The London art you can take a virtual tour of right now for free

London's museums and art galleries are offering some much-needed escapism through their digital offerings

In a bid to slow the spread of Covid-19, London’s museums and galleries have temporarily closed their doors. But in these challenging times, art can offer momentary escape from self-isolation reality. So, luckily for us, many of our much-loved institutions and galleries are now just a few clicks away. From virtual gallery tours of the British Museum to curated Instagram-only exhibitions, these are the best virtual art and museum tours to enjoy from the safety of your sofa, with more being announced every day. The bonus? It’s all free. 

We will continue to update this list as more experiences and initiatives launch, to make sure you’re up to date with all the latest ways to enjoy the best of London’s culture while the city remains on lockdown.

Diamonds On The Soles Of Her ShoesPin
Diamonds on the Soles of Her Shoes exhibition, 13–28 April, 2020

Online Viewing Rooms

In light of the current health crisis, blue-chip galleries, such as David Zwirner, Hauser & Wirth and Pace Gallery, have curated a selection of virtual exhibitions and online viewing rooms, where visitors can explore, purchase and engage with works by gallery artists. Hauser & Wirth hosts its inaugural online exhibition of drawings by Louise Bourgeois, while Pace presents a virtual showcase of new watercolours by abstract artist Sam Gilliam. In addition, you can browse a curated selection of pioneering light sculptures by James Turrell and large-scale installations by Julian Schnabel, among others.

Forthcoming virtual exhibitions at Pace include Diamonds on the Soles of Her Shoes (14 — 28 April), which brings together works by some of the greatest photographers of our time, and All Creatures Great and Small (21 April — 5 May), a virtual celebration of the act of creation. In most cases, you will need to give your email address to enter. Lyndsey Ingram, a boutique gallery specialising in modern and contemporary British art, has also moved all of its activity online. Over the coming months, the gallery will host a series of virtual exhibitions to ensure continuity of its artistic programme.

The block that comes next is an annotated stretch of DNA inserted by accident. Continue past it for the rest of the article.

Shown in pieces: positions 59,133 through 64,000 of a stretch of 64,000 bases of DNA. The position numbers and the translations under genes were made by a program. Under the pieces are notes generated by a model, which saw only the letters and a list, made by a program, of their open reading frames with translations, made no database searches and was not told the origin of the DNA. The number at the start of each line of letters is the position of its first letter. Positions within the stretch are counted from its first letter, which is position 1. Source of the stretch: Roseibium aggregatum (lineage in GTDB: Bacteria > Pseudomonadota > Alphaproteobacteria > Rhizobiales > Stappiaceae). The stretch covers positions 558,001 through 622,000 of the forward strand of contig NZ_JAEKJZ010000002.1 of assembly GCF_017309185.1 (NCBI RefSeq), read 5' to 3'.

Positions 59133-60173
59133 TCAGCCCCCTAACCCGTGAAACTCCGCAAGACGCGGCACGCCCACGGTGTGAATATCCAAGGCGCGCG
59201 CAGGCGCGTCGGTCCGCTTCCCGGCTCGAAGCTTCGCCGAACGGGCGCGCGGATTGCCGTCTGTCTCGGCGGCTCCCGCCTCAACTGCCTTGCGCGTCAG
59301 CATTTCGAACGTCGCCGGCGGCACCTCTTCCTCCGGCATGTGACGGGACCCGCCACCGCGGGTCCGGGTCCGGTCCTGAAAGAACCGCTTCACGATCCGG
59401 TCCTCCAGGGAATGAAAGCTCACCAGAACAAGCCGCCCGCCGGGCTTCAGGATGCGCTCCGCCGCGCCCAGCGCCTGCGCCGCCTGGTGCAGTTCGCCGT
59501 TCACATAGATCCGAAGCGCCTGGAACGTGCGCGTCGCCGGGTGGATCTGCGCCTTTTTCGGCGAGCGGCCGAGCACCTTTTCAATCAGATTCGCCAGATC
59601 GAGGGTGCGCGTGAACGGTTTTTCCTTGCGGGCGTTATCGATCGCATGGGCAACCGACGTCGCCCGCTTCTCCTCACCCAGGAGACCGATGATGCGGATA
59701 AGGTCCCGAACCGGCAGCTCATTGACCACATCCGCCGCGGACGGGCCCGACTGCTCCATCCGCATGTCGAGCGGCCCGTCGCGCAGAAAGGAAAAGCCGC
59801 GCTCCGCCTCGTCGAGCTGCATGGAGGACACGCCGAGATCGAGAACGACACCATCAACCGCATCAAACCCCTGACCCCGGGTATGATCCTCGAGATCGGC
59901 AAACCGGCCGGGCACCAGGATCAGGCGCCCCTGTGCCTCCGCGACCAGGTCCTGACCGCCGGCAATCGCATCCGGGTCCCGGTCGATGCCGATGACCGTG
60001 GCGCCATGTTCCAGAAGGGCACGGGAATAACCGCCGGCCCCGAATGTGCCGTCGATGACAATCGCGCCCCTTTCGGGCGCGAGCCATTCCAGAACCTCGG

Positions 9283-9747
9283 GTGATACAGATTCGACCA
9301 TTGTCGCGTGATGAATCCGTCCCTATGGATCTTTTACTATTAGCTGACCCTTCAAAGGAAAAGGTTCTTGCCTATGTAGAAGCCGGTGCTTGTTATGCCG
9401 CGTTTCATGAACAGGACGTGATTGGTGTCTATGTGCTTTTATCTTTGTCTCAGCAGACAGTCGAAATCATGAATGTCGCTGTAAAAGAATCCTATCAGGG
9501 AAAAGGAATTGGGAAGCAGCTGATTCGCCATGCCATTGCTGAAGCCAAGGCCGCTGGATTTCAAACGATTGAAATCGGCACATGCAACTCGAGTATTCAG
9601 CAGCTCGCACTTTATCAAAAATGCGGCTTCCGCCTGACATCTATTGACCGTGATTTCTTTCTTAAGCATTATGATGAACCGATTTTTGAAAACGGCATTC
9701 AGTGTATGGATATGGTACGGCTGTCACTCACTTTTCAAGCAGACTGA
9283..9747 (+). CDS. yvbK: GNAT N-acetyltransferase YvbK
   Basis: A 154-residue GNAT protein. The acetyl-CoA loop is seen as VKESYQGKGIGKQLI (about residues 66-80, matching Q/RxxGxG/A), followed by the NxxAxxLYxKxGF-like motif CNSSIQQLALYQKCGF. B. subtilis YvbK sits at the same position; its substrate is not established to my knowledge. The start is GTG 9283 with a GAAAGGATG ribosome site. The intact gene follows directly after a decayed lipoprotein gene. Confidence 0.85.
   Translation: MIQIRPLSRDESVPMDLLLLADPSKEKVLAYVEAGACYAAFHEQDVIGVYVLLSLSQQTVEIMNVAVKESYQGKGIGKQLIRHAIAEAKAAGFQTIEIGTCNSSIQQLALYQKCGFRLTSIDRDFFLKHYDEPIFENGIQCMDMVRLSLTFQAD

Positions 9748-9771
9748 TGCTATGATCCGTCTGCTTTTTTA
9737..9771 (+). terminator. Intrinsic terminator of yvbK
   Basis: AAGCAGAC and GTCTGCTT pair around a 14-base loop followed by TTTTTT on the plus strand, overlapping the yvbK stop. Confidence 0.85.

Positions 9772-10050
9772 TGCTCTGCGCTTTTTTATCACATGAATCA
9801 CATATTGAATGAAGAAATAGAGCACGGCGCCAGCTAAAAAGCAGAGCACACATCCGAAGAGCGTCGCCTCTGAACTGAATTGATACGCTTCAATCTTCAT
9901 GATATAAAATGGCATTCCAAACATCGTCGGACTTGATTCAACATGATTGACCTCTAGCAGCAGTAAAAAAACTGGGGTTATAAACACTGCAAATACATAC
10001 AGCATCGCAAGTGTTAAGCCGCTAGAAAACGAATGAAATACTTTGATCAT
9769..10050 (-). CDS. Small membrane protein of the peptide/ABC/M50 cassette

The British MuseumPin
Left: The Nereid Monument, from Xanthos Turkey, 390-380 BC. Right: The Rosetta Stone, from Egypt, 196 BC

British Museum

With the recent closure of its galleries, the British Museum is making spectacular efforts to share as much of its eclectic collection as possible online and through its digital channels. Thanks to a collaboration with Google Street View, you can now virtually explore dozens of exhibition galleries, showcasing everything from Egyptian mummies and ancient Greek vases to European chronometers and Medieval sculpture. Meander around the galleries, click on objects to see them up close and discover their fascinating history. Virtual tours of the Prints and Drawings and Oceania collections are also available on the British Museum website, as is a multi-sensory Museum of the World Tour, which lets you explore works by century, continent and category. It’s glitch-free and extremely comprehensive. If you’ve got children at home, delve into the museum’s extensive collection of learning and activity resources catering for toddlers, teens and those in between.

Jan Van Eyck’s Man In A Blue Cap (C.1430)Pin
Jan van Eyck Man in a Blue Cap (c.1430)

Google Arts & Culture

Never made it to Tate, or the Science Museum for that matter? Well, now is your chance — if even from your sofa. While the quarantine measures keep you indoors, there’s nothing to stop you travelling the world in art and objects with Google Arts & Culture. In a bid to creatively engage audiences at home, the online content platform is now offering thousands of virtual 360° museum tours, with more than 80 London-based cultural institutions taking part. Wander (virtually, of course) around the capital’s leading galleries and discover such extraordinary treasures as Jan van Eyck’s Man in a Blue Cap (c.1430) and Proserpine (1874) by Dante Gabriel Rossetti. Share your experiences on Instagram with the hashtag #museumsfromhome.